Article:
The treatment can be used by patients who are at the early stages of the disease that impacts millions globally.
The United States Food and Drug Administration (FDA) approved a new Alzheimer’s treatment on Friday marking what the agency described as “an important advancement” in the fight against the disease.
Developed by Eisai and Biogen, Leqembi is the second of a new category of medications that have been green-lighted for use as researchers have yet to fully pinpoint the specific causes of Alzheimer’s.
The treatment can be used by patients who are at the early stages of the disease which impacts millions globally.
“This treatment option is the latest therapy to target and affect the underlying disease process of Alzheimer’s, instead of only treating the symptoms of the disease,” Billy Dunn, M.D., director of the Office of Neuroscience in the FDA’s Center for Drug Evaluation and Research, said.
Alzheimer’s is an irreversible brain disorder that is a common form of dementia. There are at least 50 million people who are believed to be living with the disease or other forms of dementia.
In the US alone, there are more than 6.5 million people with Alzheimer’s that face major obstacles to their daily routines. The condition slowly destroys memory and thinking skills.
The treatment was approved under the FDA’s accelerated Approval pathway, in which the agency authorises the use of a drug in the event of “an unmet medical need”.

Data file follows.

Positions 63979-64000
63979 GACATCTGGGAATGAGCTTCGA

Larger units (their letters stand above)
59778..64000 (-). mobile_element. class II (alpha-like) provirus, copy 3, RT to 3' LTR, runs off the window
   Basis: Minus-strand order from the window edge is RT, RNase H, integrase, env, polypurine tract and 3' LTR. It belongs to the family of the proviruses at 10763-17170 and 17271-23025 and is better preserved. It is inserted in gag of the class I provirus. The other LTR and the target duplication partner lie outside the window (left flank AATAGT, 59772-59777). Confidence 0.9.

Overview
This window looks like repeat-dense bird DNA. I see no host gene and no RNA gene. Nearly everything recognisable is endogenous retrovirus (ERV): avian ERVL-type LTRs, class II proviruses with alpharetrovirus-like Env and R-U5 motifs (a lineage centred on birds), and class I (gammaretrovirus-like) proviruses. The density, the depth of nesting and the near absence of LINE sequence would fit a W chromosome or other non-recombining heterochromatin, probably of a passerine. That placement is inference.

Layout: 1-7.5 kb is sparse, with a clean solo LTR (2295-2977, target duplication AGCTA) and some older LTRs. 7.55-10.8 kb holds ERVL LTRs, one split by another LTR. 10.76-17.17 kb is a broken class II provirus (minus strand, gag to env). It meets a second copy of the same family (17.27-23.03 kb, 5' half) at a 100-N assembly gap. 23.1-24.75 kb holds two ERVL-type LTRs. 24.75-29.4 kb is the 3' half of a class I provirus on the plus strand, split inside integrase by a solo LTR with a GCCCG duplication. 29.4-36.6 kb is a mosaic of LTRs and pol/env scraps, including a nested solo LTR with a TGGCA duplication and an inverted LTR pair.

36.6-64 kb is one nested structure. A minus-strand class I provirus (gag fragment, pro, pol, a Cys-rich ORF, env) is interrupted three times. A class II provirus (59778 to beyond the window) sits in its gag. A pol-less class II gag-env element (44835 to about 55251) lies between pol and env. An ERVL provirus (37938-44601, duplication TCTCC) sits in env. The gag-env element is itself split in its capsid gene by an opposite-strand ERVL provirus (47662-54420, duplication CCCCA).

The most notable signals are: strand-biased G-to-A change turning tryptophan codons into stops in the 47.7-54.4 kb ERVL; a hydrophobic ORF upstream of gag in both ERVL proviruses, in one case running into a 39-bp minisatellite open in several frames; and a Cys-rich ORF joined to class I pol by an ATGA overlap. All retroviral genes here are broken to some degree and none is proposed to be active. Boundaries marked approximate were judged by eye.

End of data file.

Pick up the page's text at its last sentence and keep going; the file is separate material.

The FDA said the approval came after “a double-blind, placebo-controlled, parallel-group, dose-finding study of 856 patients with Alzheimer’s disease.”
Testing found that the drug slowed the cognitive deterioration of patients at their early stages by 27% in comparison to the placebo patients.
“Treatment was initiated in patients with mild cognitive impairment or mild dementia stage of disease and confirmed presence of amyloid beta pathology,” the FDA said in a statement.
Dr. Howard Fillit, chief science officer of the Alzheimer’s Drug Discovery Foundation, noted that Alzheimer’s is “arguably the most complex disease humans face”.
Dr. Fillit added that the discovery is “incredibly important” and provides hope of preventing the disease.
Following the FDA’s approval, Eisai will discuss with various payers their ability to access the treatment, Haruo Naito, Chief Executive Officer at Eisai, said.
“Our assumption is that the number of global patients eligible for the drug will grow to around 2.5 million by around 2030,” Naito told the press and analysts on Saturday in Tokyo, as quoted by Reuters.
Patients will require testing to detect the presence of amyloid deposits, an abnormal protein that damages neurons while causing brain impairment. However, those who take blood clot preventers are warned not to use the drug given that it could pose a risk on their safety.